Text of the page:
Finally, consider your router. So cheap routers only support Ethernet up to 100 megabits per second, so it’s going to bottleneck anything newer than Cat 5. Even the best home routers rarely support better than Gigabit Ethernet, so Cat 6a and Cat 7 are of questionable use.
With all of the above consider, a Cat 6 cable is the most you’ll likely need, and most homes can get away with Cat 5e.
The differences between the various types of Ethernet cables are actually pretty simple, but it’s easy to get confused by some of the nomenclature. To help out, we’ve put together a quick rundown on what different terms mean, and what you should expect if you buy a cable with those designations.
Cat: Stands for “Category.” See previous page.
TP: Twisted Pairs. This terminology refers to the way that the wires inside the cable are twisted together. Twisted Pair has been an industry standard for years, and is only inferior to fiber optic cabling in terms of maximum length and speed dropoff.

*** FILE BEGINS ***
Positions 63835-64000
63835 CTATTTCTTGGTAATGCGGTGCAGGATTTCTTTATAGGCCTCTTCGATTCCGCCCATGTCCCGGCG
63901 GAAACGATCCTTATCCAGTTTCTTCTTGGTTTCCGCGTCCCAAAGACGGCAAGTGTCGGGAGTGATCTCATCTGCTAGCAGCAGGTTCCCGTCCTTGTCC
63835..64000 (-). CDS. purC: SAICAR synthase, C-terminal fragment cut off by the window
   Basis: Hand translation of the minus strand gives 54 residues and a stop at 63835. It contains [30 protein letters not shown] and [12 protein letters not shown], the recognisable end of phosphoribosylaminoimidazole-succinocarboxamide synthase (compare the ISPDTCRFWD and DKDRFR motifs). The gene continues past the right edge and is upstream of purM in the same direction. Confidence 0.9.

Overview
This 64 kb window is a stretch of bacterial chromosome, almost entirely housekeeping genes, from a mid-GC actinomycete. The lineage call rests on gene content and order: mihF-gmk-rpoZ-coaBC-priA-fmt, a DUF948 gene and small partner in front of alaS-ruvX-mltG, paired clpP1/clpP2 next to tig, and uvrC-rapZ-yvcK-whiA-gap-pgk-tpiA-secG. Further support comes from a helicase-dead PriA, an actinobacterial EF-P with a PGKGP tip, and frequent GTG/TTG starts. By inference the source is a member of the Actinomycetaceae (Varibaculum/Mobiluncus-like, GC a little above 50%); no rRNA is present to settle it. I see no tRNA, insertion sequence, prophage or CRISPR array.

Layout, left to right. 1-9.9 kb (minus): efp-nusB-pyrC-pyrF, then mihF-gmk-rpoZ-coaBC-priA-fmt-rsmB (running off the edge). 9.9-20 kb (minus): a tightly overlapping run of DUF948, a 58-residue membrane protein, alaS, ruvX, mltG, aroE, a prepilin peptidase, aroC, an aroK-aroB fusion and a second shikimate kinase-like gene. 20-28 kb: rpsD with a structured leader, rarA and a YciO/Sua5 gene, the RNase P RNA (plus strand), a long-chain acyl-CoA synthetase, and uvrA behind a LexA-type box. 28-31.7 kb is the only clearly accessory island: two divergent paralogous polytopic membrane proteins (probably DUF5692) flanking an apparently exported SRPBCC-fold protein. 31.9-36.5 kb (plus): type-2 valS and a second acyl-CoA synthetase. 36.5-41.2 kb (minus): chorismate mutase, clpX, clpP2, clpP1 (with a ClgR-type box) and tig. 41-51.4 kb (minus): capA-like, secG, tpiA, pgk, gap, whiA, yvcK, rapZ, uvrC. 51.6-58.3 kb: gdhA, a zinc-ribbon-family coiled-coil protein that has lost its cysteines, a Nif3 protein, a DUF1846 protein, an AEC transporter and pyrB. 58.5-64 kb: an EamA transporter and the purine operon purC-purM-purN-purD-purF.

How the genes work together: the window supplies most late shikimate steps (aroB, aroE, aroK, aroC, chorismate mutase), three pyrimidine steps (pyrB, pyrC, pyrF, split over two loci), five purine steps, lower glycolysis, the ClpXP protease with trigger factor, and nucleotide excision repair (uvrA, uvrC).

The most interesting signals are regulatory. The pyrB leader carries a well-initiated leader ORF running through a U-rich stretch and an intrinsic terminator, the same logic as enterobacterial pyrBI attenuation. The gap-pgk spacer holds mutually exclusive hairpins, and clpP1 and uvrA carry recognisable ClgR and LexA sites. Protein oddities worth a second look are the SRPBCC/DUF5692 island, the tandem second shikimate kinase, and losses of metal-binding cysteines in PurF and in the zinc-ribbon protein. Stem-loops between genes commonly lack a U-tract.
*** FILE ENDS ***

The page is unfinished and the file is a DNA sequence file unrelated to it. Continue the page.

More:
UTP: Unshielded Twisted Pairs. Cables designated UTP won’t have foil or braided shielding, which makes the cable cheaper to produce and more flexible, but you’ll sacrifice signal quality and increase vulnerability for crosstalk.
STP: Shielded Twisted Pairs. Cables with STP or SSTP designations are protected with braided shielding, which is usually made of copper or another conductive polymer. Shielding reduces noise and, therefore, improves connection quality.
FTP: Foiled Twisted Pairs. Cables with FTP or SFTP designations are protected with foil shielding, which help reduce noise and improves connection quality.